Are You In An Abusive Relationship?

All relationships have there ups and downs, but there are certain types of behavior in any relationship that are unacceptable and abusive. If you think that your partner is abusive, review the information below. Recognizing the signs of an abusive relationship is the first step to breaking free.

What is relationship abuse?

Relationship abuse is a pattern of abusive and coercive behaviors used to maintain power and control over a former or current intimate partner. An abusive relationship means more than being hit by the person who claims to love or care about you. Abuse can be emotional, psychological, financial, sexual or physical and can include threats, isolation and intimidation. Abuse tends to escalate over time. When someone uses abuse and/or violence against a partner, it is always part of a larger pattern to try to control him/her.

Self-test: Is your relationship abusive?

  • Embarrass you with put downs?
  • Look at you or act in ways that scare you?
  • Control what you do, who you see or talk to or where you go?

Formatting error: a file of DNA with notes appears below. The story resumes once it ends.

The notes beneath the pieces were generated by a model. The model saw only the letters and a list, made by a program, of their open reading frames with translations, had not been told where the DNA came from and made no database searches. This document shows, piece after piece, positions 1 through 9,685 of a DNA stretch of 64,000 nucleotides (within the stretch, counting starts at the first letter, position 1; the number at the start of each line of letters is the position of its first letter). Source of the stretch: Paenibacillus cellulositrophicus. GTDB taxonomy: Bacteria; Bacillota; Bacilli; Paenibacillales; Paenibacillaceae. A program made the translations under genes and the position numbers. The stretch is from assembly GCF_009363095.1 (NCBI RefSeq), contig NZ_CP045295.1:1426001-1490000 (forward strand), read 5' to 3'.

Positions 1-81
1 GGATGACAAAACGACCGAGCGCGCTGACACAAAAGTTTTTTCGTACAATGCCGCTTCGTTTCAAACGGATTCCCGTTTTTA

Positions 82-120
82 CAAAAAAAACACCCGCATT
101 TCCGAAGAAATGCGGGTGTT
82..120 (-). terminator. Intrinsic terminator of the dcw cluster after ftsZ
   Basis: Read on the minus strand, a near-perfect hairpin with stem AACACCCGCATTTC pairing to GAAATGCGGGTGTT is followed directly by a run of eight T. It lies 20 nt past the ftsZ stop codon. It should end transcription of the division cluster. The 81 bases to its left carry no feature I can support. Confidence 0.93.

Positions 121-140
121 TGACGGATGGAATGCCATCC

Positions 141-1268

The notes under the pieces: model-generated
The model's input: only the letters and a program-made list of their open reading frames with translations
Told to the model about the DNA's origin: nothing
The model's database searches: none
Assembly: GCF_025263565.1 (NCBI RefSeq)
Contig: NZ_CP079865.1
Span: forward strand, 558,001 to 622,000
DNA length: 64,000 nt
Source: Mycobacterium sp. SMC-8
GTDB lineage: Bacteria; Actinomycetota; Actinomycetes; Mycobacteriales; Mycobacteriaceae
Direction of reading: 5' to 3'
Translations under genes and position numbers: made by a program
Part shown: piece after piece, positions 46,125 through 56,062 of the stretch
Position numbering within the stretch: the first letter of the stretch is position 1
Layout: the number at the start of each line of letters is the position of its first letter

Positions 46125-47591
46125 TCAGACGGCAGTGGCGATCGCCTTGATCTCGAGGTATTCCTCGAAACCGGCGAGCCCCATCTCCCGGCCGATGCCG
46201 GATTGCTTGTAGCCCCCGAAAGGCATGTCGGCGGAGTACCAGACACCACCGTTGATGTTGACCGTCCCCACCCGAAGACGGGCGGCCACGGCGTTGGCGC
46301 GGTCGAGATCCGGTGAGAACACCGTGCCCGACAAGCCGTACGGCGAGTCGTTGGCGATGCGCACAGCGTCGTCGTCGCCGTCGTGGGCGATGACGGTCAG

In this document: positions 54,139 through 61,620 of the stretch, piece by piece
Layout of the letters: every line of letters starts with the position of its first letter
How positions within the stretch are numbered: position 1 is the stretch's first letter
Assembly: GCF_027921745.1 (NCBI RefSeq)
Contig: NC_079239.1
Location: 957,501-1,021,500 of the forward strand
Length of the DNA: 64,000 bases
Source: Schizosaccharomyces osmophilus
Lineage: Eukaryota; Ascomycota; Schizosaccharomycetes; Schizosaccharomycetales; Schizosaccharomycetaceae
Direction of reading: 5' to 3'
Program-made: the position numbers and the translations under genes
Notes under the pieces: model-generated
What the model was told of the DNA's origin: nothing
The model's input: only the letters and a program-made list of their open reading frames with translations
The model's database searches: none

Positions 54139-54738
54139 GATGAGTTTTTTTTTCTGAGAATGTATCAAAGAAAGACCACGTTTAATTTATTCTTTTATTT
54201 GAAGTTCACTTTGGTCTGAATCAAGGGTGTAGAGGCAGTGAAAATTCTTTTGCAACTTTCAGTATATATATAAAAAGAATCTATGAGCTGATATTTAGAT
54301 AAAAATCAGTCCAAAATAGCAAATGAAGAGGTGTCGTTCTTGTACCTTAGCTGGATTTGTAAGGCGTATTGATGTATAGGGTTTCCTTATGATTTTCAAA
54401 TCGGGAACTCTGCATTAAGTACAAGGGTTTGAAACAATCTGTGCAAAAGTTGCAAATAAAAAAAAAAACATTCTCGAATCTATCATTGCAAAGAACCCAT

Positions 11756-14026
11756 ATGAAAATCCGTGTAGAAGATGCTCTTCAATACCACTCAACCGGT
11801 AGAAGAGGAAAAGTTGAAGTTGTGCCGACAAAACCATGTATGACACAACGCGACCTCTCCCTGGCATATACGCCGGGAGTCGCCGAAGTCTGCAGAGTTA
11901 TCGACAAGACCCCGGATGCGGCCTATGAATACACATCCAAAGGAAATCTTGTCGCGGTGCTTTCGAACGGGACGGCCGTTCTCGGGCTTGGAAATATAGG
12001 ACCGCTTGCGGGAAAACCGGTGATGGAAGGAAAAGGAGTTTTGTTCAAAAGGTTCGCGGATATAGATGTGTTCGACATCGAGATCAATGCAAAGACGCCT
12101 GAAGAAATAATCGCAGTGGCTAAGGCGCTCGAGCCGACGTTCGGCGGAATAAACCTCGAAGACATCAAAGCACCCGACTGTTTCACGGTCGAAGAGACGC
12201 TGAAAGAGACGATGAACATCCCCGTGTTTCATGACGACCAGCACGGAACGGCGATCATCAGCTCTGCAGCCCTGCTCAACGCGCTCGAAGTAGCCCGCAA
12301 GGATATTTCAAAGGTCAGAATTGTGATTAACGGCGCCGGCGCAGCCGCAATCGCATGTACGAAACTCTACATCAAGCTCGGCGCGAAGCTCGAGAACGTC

• Stop you from seeing your friends or family members?
  • Take your money or Social Security check, make you ask for money or refuse to give you money?
  • Make all of the decisions?
  • Tell you that you're a bad parent or threaten to take away or hurt your children
  • Prevent you from working or attending schools?
  • Act like the abuse is no big deal, it's your fault, or even deny doing it?
  • Destroy your property or threaten to kill your pets?
  • Intimidate you with guns, knives or other weapons?
  • Shove you, slap you, choke you, or hit you?
  • Force you to try and drop charges?
  • Threaten to commit suicide?
  • Threaten to kill you?

What to do if you're being abused

If you answered "yes" to even one of the questions above, you may be in an abusive relationship. The first step toward changing things is recognizing that your situation is abusive. For your health and safety – and the security of any children who may be involved – seek the help of a professional counselor who can provide you with support, advice, information and resources to help you break the cycle of abuse. Your Employee Assistance Program (EAP) is a great place to start. We're here to help you.